In his judgement on the habeas corpus plea filed by Senthil Balaji's wife, Megala, Justice CV Karthikeyan of the Madras High Court, has ruled that Enforcement Directorate (ED) officials can take the accused person into custody for further investigation in spite of not being police officers.
Justice Karthikeyan relied on the Supreme Court judgement in Vijay Madanlal Choudhary vs Union Of India to arrive at this conclusion.
He said, "The concept of custody cannot be extended even if further materials are collected, but the fact that respondents can take custody for further investigation cannot be denied. The respondent, in this case, had a right to get custody. I would align my opinion with the reason given by Justice Bharatha Chakravarthy in this aspect."
Justice Karthikeyan also mentioned the Supreme Court's observations about Balaji and the cash-for-jobs scam during his tenure as Transport minister in his judgement.
Regarding information not being provided about the grounds of arrest, he said, "I reject the argument that grounds of arrest were not informed, because money laundering is not a standalone offence that does not have any background. The respondents were at his doors since June 13. He should have known why. He can't claim innocence."
"Once arrest was effected and it was stated by ED that he had turned violent and refused to receive, a reasonable inference can be drawn that grounds were informed"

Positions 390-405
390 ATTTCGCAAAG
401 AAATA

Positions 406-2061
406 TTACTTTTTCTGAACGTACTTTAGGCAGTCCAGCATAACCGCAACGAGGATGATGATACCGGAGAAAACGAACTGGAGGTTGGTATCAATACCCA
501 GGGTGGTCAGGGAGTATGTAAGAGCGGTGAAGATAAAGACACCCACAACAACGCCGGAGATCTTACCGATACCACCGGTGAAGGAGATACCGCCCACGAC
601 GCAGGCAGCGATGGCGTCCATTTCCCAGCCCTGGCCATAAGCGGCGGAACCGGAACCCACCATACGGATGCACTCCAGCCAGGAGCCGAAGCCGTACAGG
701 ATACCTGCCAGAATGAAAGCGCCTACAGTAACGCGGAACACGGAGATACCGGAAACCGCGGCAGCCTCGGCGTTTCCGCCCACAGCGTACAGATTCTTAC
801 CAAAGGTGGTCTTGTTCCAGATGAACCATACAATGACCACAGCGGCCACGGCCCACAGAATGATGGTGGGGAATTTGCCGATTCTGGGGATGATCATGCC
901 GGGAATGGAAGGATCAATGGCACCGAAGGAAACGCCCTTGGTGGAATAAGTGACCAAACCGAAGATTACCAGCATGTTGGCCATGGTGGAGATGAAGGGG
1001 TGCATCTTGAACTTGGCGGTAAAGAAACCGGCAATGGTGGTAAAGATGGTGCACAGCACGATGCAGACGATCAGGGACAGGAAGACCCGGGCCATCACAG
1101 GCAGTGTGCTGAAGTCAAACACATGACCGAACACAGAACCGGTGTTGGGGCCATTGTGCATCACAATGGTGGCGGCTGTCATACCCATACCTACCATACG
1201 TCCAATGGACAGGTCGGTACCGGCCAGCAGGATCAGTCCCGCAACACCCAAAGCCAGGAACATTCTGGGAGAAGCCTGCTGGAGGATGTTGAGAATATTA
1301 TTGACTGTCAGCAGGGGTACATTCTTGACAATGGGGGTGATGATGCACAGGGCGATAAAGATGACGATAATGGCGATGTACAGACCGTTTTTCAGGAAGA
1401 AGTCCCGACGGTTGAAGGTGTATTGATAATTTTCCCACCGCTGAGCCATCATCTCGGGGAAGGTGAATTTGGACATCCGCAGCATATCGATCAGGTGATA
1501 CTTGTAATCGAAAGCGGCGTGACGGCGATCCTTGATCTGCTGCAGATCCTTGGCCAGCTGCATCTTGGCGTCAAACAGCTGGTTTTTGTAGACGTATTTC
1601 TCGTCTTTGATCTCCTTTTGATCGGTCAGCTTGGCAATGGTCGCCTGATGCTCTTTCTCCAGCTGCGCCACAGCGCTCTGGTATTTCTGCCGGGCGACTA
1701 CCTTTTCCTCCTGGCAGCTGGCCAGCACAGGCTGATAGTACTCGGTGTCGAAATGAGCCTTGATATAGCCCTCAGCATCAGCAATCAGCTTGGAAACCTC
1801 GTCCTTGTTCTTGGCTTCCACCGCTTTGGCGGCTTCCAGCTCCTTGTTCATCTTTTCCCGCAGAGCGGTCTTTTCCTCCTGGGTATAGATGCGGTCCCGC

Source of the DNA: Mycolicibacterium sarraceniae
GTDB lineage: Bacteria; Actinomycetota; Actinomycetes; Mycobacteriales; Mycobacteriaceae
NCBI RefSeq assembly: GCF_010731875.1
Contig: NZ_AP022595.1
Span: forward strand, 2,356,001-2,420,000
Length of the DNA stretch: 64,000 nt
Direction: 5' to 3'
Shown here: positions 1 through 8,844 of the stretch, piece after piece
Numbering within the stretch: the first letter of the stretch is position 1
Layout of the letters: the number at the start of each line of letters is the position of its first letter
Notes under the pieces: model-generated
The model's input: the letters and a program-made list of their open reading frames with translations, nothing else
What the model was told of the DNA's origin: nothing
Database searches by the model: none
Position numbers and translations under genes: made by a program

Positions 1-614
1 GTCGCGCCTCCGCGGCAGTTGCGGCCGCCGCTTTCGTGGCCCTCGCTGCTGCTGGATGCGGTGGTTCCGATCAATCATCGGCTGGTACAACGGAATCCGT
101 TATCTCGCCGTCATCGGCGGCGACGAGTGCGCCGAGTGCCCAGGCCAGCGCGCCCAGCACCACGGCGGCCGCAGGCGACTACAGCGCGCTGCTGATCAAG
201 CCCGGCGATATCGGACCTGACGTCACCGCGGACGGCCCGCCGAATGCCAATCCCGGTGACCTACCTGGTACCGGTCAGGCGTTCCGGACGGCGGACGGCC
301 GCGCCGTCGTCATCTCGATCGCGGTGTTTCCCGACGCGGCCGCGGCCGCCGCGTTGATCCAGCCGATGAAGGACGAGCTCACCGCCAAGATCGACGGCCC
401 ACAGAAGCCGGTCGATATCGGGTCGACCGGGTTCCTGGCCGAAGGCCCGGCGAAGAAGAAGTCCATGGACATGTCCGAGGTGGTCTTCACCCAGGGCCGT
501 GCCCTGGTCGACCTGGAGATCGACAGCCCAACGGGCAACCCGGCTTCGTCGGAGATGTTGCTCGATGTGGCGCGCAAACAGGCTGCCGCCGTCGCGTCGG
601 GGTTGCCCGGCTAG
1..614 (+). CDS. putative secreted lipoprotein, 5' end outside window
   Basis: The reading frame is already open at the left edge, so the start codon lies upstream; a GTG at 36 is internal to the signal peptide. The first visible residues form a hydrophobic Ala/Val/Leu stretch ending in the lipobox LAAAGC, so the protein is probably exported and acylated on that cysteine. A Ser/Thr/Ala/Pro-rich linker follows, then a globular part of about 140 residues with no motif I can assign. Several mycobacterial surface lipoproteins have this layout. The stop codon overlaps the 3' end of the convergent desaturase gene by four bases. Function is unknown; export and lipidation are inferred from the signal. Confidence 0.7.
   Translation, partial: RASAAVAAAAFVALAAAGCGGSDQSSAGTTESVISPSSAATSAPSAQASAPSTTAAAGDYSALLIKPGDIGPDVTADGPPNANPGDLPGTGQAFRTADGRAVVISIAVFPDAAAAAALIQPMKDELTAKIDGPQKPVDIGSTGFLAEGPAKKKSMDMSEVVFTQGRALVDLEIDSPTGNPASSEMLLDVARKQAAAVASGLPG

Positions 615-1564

On the issue of the judicial remand, he stated, "Whether the judicial remand stands vitiated has to be seen. The main ground of challenge is the fact that when the accused was to be remanded, objection was also filed on behalf of accused. The issue is whether that would vitiate the order of remand itself
"When sessions judge had two pleas, it is well within the domain of the judge to pass an order which is lawfully in order. In the instant case, the first order has been passed on the plea for remand and then objections have been refused.
"It is not for this court to sit in revision or appeal over the remand order passed by the sessions judge. Once accused had applied for bail, then he had subjected to the concept of arrest. Once there is bail, it cannot be without an arrest and judicial remand."
Further, on the issue of the maintainability of the habeas corpus plea, he stated, "Once arrest and remand is made legal, an HCP will not lie. In this matter, I concur with the opinion of Justice Bharatha Chakravarthy that though an HCP is maintainable, in this case, certainly, it is not entertainable."
He also held that the ED's plea for excluding the period of 15-days custody granted by the Sessions Court because it could not interrogate the minister due to medical reasons was permissible.
He sent back the plea to the Division Bench to determine the date from which custody can be taken by the ED. The case will however go to the Division Bench through the Chief Justice, he said.
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